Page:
SimilarWeb. 2019. Top websites ranking. Available at: [Last accessed: May 5th 2020].

Skoric, Marko M. and Nathaniel Poor. 2013. “Youth engagement in Singapore: The interplay of social and traditional media”, Journal of Broadcasting and Electronic Media, 57 (2): 187-204. Available at:

Smith, Aaron, Kay L. Schlozman, Sidney Verba and Henry E. Brady. 2009. “The Internet and Civic Engagement”, Pew Research Center, 01-09-09. Available at: [Last accessed: April 16th 2019].

Sung, Wookjoon and Changki Jang. 2020. “Does Online Political Participation Reinforce Offline Political Participation?: Using Instrumental Variable”, in Proceedings of the 53rd Hawaii International Conference on System Sciences. Available at:

Szmolka, Inmaculada. 2017. “Successful and Failed Transitions to Democracy”, in Inmaculada Szmolka (ed.), Political Change in the Middle East and North Africa: After the Arab Spring. Edinburgh: Edinburgh University Press. Available at:

Tazmini, Ghoncheh. 2009. Khatami’s Iran: the Islamic Republic and the turbulent path to reform. London and New York: IB Tauris. Available at:

The Economist. 2018. Iran is in turmoil but the clerics and their allies remain entrenched. Available at: [Last accessed:May 15th 2020]

The Economist. 2019. Democracy Index 2019. Available at:

Tusa, Feliz. 2013. “How Social Media Can Shape a Protest Movement: The Cases of Egypt in 2011 and Iran in 2009”, Arab Media and Society, 7: 1-19.

Vatanka, Alex. 2015. “The Authoritarian Resurgence: Iran Abroad.”, Journal of Democracy 26 (2): 61-70. Available at:

Verba, Sidney, Kay L. Schlozman and Henry E. Brady. 1995. Voice and Equality: Civic Voluntarism in American Politics. Cambridge: Harvard University Press.

Vitak, Jessica, Paul Zube, Andrew Smock, Caleb T. Carr, Nicole Ellison and Cliff Lampe. 2011. “It’s complicated: Facebook users’ political participation in the 2008 election”, CyberPsychology, Behavior, and Social Networking, 14 (3): 107-114. Available at:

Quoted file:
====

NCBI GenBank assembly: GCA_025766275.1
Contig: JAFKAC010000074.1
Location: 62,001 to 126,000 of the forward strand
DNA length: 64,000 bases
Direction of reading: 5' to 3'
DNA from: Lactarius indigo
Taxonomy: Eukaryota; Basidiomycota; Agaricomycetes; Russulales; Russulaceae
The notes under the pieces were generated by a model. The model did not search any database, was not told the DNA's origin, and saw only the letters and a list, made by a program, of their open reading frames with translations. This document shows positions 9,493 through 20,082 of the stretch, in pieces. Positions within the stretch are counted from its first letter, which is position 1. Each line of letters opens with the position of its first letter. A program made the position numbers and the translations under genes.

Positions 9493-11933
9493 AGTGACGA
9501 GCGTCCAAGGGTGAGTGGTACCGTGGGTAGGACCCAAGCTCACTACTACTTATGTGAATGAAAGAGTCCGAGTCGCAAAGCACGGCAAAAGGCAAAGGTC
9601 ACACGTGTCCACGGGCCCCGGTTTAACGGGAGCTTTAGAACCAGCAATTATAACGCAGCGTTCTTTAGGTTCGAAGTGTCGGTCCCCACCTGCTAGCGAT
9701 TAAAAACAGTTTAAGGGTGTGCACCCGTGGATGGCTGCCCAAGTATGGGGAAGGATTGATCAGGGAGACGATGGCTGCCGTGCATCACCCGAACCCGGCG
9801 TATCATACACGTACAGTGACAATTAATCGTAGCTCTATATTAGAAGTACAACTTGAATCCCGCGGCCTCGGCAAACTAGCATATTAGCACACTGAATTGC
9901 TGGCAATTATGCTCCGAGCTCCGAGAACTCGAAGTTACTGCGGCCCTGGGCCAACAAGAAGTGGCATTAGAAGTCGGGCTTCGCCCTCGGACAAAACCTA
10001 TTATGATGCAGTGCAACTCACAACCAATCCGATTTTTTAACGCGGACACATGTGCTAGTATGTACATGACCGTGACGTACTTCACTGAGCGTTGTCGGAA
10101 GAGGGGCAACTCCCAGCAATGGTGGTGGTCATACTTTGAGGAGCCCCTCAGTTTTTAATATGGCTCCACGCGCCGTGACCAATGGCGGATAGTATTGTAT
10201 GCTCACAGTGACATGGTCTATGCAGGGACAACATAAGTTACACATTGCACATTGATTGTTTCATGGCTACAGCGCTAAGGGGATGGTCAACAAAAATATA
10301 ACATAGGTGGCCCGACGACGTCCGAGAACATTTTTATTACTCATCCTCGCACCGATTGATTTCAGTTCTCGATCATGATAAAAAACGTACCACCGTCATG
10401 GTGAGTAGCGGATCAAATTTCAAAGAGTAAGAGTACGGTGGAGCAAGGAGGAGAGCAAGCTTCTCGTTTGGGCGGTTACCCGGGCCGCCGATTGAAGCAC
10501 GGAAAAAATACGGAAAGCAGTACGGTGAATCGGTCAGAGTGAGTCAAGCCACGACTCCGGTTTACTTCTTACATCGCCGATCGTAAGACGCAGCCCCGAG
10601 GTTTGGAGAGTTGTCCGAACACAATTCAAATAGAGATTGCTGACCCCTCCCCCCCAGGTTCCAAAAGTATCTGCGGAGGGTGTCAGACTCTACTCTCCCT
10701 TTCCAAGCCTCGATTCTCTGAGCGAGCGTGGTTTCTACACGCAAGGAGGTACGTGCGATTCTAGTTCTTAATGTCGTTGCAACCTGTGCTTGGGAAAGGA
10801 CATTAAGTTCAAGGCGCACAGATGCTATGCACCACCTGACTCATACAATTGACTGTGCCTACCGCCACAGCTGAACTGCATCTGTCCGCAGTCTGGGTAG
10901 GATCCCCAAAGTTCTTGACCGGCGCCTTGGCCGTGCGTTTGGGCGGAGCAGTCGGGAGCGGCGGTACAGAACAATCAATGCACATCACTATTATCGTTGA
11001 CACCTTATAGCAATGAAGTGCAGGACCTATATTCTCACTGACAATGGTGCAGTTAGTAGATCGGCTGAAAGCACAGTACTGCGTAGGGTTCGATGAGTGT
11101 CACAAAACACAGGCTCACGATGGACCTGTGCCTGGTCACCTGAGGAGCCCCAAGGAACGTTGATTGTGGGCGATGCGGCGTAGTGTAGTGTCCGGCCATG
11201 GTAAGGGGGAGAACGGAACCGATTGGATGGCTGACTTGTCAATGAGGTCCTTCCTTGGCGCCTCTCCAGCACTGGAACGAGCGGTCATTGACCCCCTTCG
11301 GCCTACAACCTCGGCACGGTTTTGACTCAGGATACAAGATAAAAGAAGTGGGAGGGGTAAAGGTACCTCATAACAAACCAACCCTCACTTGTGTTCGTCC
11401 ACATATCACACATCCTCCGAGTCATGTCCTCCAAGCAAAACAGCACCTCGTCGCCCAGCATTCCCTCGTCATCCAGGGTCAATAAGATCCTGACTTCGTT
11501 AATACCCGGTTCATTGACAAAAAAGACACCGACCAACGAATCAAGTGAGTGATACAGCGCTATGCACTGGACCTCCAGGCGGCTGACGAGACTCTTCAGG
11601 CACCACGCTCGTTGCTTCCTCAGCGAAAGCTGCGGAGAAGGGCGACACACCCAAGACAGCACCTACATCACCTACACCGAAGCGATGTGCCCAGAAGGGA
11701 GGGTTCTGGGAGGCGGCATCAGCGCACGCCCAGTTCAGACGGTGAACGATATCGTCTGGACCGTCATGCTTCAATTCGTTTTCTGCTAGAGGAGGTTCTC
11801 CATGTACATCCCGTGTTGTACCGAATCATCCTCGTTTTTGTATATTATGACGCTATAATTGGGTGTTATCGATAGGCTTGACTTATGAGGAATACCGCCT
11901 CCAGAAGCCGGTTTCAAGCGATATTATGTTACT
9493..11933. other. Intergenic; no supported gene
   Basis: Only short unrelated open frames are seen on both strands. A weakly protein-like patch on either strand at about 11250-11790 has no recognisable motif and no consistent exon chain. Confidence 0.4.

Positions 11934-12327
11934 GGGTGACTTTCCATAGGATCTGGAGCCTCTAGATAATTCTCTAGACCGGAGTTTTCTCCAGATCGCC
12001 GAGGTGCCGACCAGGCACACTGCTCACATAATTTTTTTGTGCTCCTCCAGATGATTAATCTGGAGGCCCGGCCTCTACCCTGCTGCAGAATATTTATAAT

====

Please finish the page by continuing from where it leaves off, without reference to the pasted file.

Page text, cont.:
Wakabi, Wairagala and Åke Grönlund. 2019. “When SNS use doesn’t trigger e-participation: case study of an African Authoritarian Regime.”, in Yoshino Woodard White (ed.), Civic Engagement and Politics: Concepts, Methodologies, Tools, and Applications. Pennsylvania: IGI Global. Available at:

Wojcieszak, Magdalena and Briar Smith. 2013.“Will Politics Be Tweeted? New Media Use by Iranian Youth in 2011”, New Media and Society, 16 (1): 91-109. Available at:

World Justice Project. 2020. Rule of Law Index 2020.Available at: [Last accessed: May 11th 2020].

Xenos, Michael A, Ariadne Vromen and Brian D. Loader. 2014. “The great equalizer? Patterns of social media use and youth political engagement in three advanced democracies”, Information, Communication and Society, 17 (2): 151-167. Available at:

Yucesou, Tayfun and Burak Karabulut. 2019. “Iranians Revolution’s Demands under the Shadow of Spiral of Silence: A Content Analysis of Twitter Messages in Iranian Mass Movement”, Global Media Journal: Turkish Edition, 9 (18): 48-70.

Zaccara, Luciano. 2012. “The 2009 Iranian presidential elections in comparative perspective”, in Anoushiravan Ehteshami and Reza Molavi (eds.), Iran and the international system. New York: Routledge.

Zhang, Weiwu, Thomas J. Johnson, Trent Seltzer and Shannon L. Bichard. 2010. “The Revolution Will be Networked: The Influence of Social Networking Sites on Political Attitudes and Behavior”, Social Science Computer Review, 28 (1): 75-92.

Zogby, James. 2011. Social media and the Arab Spring. Zogby Research Services. Available at: [Last accessed: May 14th 2020].



Cómo citar

da Silva Nogueira, D., & Papageorgiou, M. (2020). Standing still or ascending in the social media political participation ladder? Evidence from Iran. Revista Española De Ciencia Política, (53), 13–39.